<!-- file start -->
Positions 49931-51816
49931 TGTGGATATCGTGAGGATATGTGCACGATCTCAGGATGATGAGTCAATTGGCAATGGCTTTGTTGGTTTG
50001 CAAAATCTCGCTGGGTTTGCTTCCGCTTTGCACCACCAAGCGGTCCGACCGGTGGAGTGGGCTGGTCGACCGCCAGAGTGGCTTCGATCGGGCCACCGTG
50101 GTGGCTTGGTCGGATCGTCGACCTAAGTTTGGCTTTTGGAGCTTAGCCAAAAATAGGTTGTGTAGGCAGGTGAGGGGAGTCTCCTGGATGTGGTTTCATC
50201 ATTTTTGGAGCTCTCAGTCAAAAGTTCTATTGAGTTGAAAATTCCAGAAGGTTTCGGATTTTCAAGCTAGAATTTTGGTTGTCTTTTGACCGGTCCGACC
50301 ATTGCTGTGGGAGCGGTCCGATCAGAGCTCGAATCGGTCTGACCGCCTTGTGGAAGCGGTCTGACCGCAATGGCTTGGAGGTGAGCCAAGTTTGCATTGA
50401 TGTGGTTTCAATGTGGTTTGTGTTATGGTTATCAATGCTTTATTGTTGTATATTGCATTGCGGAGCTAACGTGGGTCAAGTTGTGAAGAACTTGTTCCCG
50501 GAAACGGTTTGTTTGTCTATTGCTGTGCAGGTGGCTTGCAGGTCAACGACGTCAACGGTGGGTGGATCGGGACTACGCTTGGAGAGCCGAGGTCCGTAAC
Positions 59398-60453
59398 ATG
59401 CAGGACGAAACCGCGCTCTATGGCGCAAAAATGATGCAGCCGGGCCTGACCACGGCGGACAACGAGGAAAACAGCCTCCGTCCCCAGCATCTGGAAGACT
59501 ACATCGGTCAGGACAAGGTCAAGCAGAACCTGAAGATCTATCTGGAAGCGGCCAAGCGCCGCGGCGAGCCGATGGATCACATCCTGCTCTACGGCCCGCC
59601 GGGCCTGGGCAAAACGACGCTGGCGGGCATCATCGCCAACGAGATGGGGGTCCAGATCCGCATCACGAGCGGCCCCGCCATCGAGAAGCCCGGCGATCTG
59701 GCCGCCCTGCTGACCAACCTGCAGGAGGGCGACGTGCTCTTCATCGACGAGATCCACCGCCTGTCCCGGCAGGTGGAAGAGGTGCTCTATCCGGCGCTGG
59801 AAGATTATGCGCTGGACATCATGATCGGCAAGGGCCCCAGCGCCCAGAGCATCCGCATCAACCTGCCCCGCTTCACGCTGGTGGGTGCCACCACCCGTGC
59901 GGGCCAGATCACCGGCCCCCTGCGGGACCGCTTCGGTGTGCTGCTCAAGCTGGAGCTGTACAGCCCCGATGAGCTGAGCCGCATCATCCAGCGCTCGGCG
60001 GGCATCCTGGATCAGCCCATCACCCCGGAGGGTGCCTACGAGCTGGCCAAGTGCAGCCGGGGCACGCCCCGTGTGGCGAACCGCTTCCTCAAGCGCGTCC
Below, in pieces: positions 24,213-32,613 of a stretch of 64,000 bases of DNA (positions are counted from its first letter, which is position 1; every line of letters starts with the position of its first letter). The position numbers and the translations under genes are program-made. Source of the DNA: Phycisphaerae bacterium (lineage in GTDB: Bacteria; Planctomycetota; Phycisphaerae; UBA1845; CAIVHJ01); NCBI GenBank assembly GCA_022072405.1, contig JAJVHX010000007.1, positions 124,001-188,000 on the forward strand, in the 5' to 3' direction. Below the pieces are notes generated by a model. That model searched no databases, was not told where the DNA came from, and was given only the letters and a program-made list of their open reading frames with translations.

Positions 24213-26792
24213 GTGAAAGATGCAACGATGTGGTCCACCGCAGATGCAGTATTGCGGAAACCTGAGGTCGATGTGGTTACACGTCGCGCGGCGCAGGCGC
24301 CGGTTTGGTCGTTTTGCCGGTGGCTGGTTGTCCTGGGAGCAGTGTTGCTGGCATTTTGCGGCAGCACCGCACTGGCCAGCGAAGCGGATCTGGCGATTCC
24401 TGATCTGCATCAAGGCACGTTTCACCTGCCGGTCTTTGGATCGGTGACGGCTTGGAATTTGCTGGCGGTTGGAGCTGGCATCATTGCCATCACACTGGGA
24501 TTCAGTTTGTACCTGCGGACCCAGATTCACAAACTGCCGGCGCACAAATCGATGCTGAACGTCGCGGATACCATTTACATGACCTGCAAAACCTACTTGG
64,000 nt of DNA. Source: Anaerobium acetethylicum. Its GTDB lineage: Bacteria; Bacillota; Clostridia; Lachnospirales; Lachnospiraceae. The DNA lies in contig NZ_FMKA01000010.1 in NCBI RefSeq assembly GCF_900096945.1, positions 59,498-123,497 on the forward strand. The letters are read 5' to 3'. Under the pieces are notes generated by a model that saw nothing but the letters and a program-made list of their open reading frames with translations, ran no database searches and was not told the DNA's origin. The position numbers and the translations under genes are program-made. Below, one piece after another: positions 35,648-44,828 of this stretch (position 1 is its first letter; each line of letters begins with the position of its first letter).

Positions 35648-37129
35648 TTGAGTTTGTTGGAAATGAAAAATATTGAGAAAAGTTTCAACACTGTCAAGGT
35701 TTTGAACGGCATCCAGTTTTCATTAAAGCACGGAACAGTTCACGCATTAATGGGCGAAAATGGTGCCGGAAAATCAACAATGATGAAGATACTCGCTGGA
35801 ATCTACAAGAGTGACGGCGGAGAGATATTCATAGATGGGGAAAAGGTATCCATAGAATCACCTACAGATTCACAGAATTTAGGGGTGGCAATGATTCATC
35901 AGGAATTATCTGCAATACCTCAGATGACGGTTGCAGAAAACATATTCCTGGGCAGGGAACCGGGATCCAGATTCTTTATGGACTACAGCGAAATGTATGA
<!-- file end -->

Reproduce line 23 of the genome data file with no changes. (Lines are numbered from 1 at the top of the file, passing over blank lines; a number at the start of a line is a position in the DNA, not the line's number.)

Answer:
24501 TTCAGTTTGTACCTGCGGACCCAGATTCACAAACTGCCGGCGCACAAATCGATGCTGAACGTCGCGGATACCATTTACATGACCTGCAAAACCTACTTGG